Source: (2004) Contemporary Justice Review 7(1): 101-106.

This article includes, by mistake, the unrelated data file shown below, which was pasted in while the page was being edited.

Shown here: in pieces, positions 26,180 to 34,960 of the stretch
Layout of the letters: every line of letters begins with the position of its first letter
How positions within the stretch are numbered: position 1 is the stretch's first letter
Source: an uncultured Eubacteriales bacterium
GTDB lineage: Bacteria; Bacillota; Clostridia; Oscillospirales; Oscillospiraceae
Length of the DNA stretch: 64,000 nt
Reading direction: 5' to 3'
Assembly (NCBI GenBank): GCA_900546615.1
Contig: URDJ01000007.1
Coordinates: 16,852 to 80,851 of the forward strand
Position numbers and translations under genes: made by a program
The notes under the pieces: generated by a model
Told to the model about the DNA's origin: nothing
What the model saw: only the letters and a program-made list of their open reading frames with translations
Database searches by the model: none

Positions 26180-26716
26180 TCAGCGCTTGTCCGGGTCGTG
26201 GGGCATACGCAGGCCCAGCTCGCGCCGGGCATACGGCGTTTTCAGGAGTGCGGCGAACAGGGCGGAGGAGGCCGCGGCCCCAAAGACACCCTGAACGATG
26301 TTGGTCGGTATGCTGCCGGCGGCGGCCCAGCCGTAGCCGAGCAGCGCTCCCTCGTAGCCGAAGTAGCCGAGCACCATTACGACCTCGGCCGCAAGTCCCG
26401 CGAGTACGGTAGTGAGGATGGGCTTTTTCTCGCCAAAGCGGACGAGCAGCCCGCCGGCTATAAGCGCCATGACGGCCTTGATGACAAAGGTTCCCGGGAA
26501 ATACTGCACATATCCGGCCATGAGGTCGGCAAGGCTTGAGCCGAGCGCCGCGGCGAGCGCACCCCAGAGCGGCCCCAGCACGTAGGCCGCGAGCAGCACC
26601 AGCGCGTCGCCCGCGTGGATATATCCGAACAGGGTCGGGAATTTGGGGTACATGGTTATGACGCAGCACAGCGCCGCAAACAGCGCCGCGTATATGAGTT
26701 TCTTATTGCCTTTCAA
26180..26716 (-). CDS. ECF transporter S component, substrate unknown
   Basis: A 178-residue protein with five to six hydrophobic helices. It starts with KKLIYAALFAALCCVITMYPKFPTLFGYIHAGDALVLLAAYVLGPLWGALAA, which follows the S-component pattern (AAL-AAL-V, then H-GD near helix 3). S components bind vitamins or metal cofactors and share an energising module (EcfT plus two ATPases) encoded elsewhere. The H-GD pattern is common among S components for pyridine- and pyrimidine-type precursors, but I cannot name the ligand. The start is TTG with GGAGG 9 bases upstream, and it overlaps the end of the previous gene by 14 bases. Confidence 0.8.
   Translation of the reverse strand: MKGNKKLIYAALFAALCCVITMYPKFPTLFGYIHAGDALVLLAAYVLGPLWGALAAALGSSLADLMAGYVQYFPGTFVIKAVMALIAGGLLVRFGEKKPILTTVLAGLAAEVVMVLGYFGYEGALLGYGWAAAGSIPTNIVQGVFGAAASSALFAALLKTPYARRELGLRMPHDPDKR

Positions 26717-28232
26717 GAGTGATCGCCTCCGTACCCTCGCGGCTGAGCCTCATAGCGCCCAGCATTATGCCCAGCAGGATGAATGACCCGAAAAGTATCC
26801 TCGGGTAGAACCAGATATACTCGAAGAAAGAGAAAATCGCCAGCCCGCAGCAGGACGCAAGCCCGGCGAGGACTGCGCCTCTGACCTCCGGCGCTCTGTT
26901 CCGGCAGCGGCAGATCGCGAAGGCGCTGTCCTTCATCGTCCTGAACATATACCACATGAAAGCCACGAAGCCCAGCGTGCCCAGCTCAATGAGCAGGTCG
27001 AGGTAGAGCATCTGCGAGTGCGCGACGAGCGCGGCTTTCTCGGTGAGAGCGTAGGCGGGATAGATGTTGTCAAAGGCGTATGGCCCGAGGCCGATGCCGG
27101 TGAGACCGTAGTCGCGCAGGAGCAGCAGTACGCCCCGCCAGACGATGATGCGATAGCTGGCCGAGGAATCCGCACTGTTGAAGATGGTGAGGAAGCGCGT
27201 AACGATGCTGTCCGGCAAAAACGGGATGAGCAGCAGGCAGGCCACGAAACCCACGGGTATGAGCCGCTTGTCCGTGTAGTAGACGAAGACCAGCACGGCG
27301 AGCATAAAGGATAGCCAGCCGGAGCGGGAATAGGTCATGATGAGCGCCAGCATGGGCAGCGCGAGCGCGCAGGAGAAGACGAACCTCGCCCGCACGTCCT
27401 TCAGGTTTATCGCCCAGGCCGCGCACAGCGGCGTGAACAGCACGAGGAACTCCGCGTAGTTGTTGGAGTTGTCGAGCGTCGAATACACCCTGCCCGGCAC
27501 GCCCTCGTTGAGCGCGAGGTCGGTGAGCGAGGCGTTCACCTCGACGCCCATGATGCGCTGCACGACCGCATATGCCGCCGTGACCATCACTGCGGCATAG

The unique contribution of the restorative justice perspective is its emphasis on present, interpersonal practice. Restorative justice pursues, but does not necessarily achieve, mutually respectful and empowering speech. This emphasis on communicative engagement is paramount. It informs the other differences that Paul McCold (2004, this issue) identifies between restorative justice and community justice: for example, the necessary involvement and decision-making authority of particular persons affected by a crime, in restorative justice programs. If justice is practice, then restorative justice programs should be evaluated phenomenologically. Author’s abstract.
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